Two years ago, the idea of driverless cars on our roads seemed crazy to many people. Today, the technology is being built into our cars, and a driverless Audi RS7 is set to lap Hockenheim at the same pace as a professional racing driver. The event on October 19 will show just how far driverless cars have come.
Audi has been working on autonomous vehicles for a number of years. In 2009, it tested a driverless Audi TTS on the Bonneville Salt Flats. In 2010 that TTS drove the Pikes Peak mountain race circuit in Colorado, followed by some impressive laps on California's Thunderhill Raceway in 2012. Back then, the TTS couldn't quite keep up with the pro drivers, but the RS7 is able to do just that.
NEW ATLAS NEEDS YOUR SUPPORT
Upgrade to a Plus subscription today, and read the site without ads.
It's just US$19 a year.UPGRADE NOW
Although Audi has received licenses for testing its driverless cars on public roads in Florida and California, the company says that the race track is the most demanding place for testing driverless cars. This, it says, is due to the high levels of precision and entire lack of errors that are required. The RS7 will use "specially corrected GPS signals for orientation on the track" that are accurate to within 1 cm (0.4-in) and will receive data via WLAN or high-frequency radio should the need for fallback arise.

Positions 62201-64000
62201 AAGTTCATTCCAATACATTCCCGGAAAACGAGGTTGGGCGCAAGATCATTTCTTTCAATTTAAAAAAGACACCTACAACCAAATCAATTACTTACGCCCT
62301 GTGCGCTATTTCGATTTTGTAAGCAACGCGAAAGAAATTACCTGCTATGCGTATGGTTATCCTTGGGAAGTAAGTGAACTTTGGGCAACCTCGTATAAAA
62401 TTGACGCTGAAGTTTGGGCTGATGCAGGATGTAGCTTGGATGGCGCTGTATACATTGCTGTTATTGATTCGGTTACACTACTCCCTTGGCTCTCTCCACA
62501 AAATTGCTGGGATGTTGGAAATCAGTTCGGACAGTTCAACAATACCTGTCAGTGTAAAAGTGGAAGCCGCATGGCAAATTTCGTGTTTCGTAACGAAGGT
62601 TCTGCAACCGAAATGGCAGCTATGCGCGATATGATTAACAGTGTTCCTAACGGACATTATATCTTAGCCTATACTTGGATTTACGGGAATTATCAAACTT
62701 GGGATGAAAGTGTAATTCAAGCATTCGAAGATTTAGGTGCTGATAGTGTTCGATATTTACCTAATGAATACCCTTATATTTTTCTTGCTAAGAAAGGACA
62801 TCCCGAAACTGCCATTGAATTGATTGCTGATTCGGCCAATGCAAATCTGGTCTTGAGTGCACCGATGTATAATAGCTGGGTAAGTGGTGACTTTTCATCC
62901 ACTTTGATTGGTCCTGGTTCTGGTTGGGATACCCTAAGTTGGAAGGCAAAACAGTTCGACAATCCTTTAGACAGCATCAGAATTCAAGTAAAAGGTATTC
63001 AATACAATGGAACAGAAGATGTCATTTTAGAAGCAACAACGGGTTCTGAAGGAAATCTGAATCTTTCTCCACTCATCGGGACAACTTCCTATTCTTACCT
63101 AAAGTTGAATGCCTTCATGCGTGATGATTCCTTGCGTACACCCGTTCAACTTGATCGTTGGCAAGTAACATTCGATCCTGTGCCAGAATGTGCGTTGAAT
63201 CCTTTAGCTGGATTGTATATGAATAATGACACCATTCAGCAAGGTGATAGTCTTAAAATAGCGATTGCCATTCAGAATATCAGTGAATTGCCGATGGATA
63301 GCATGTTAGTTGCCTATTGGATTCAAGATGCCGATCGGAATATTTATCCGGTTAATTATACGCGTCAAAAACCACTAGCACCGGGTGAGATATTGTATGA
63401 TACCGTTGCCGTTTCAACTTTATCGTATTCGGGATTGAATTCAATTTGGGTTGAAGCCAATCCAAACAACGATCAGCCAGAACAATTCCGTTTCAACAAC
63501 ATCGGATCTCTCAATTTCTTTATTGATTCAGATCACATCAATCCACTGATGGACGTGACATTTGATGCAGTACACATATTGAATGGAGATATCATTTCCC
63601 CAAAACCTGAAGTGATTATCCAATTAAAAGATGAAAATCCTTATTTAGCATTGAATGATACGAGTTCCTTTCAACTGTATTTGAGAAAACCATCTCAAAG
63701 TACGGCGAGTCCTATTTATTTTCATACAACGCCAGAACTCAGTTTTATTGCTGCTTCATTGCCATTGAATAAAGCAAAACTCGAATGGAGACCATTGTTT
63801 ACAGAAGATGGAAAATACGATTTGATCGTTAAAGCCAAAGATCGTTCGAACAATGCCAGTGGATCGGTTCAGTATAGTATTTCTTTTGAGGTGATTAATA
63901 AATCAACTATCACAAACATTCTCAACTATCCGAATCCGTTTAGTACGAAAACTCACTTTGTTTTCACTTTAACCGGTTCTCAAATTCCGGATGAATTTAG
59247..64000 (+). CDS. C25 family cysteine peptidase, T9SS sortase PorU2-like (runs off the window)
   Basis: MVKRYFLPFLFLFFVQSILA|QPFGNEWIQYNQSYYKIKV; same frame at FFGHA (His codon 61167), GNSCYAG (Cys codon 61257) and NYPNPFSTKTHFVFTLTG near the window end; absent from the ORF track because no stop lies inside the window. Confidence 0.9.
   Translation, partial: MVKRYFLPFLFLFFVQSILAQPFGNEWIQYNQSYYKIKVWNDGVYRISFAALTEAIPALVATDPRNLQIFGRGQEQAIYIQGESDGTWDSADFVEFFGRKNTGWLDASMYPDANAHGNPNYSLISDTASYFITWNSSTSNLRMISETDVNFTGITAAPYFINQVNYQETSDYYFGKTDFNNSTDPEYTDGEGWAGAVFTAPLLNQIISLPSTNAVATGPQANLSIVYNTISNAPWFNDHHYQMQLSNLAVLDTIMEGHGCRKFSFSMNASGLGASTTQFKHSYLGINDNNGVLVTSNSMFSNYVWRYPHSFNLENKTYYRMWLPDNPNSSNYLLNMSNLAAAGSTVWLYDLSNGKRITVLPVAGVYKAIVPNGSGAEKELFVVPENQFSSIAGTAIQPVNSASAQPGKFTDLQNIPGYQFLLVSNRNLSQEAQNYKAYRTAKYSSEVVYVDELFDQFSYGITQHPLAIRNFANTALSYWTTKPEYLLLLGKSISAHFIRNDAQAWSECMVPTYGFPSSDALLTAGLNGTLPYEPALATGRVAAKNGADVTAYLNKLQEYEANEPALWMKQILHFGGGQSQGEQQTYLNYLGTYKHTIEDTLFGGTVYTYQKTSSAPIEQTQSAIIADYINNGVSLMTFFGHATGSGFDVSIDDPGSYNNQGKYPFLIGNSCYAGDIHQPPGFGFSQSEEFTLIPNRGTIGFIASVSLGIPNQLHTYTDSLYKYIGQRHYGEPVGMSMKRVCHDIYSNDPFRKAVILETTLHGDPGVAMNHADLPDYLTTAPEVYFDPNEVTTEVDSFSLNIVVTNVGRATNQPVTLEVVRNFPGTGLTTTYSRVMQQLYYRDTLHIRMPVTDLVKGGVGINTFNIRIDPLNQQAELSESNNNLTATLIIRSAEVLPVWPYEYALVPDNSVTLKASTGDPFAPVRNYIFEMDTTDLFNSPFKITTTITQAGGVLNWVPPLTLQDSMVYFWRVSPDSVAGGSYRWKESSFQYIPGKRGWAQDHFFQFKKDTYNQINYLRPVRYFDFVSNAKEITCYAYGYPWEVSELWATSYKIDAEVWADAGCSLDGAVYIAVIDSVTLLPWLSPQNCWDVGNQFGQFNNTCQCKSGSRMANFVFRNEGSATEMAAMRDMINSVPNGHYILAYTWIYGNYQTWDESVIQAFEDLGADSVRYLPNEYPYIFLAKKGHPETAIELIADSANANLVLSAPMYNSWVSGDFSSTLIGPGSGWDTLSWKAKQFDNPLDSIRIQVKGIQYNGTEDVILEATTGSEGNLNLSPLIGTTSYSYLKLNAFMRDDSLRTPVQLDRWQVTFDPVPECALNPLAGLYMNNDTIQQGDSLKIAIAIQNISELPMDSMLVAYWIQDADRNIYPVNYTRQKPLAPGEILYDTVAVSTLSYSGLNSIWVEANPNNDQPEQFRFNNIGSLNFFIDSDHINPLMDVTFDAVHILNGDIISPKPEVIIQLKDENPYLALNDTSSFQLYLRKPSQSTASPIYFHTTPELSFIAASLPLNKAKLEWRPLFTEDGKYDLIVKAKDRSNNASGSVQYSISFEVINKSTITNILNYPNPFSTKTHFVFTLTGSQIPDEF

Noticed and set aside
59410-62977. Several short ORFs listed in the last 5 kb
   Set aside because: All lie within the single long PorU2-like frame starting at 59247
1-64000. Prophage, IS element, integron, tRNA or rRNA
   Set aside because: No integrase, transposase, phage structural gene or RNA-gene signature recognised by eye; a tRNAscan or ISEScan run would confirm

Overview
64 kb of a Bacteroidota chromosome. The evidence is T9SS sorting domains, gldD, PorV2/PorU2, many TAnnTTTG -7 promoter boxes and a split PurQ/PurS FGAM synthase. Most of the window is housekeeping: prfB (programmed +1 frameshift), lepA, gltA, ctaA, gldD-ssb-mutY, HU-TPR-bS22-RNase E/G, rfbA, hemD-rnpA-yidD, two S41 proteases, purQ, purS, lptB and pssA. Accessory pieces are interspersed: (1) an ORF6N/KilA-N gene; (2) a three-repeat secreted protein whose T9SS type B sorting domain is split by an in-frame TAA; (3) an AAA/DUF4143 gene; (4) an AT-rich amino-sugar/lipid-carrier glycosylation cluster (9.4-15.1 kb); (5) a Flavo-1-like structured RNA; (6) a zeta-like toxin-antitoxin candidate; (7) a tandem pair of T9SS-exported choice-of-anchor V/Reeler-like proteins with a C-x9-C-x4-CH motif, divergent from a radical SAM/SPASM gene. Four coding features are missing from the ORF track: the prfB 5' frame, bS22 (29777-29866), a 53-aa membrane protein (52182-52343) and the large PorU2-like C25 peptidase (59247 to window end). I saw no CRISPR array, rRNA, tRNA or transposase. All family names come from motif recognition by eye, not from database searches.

In addition to using GPS for navigation, the car will monitor 3D images captured in real time and compare them against graphical images stored on board. By analyzing hundreds of features in the images, the car will be able to improve the level of its driving accuracy and performance.
Audi says the RS7 will drive "a clean racing line with full throttle on the straights, full braking before the corners, precise turn-in and perfectly metered acceleration when exiting the corners." It is expected to hit a top speed of 240 km/h (149 mph) and to complete a lap of the GP length circuit in 2 minutes and 10 seconds.
The automaker claims that the technologies it is developing for driverless cars will be featuring in vehicles by the end of this decade. These technologies will include cars' ability to take over steering and acceleration when they're in a traffic jam and automatic parking maneuvering.
The lap of Audi's driverless RS7 around Hockenheim will be broadcast on the company's website on October 19.
Source: AudiView gallery - 14 images